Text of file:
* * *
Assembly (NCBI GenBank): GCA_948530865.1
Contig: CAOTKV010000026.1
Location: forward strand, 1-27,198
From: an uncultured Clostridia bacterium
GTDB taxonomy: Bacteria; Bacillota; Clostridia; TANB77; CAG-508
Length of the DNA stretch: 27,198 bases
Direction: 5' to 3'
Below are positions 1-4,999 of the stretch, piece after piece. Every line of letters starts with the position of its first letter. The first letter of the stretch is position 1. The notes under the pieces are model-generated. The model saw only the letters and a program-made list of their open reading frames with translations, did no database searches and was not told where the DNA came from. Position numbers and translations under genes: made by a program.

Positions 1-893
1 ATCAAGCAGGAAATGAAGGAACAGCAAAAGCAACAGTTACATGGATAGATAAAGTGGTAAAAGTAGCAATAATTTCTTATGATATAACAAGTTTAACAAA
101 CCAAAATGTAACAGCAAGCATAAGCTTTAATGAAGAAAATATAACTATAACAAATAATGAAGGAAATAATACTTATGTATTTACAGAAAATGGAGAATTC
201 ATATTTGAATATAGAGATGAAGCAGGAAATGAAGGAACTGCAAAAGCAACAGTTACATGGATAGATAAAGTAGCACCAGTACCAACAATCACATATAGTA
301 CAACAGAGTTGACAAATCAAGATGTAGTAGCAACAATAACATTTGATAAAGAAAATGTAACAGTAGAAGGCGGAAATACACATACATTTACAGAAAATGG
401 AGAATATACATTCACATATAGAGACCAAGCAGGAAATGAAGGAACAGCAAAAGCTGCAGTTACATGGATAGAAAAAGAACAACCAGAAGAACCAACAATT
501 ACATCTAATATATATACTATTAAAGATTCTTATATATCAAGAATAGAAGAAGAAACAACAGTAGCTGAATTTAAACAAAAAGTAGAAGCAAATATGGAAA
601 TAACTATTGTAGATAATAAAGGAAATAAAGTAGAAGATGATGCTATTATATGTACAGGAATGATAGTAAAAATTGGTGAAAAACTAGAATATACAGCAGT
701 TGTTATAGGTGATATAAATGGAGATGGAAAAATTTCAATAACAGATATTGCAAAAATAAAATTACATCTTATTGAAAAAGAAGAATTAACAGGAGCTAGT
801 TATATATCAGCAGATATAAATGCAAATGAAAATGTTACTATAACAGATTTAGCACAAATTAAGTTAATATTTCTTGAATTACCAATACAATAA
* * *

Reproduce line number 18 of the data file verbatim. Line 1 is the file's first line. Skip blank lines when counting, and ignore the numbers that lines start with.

801 TATATATCAGCAGATATAAATGCAAATGAAAATGTTACTATAACAGATTTAGCACAAATTAAGTTAATATTTCTTGAATTACCAATACAATAA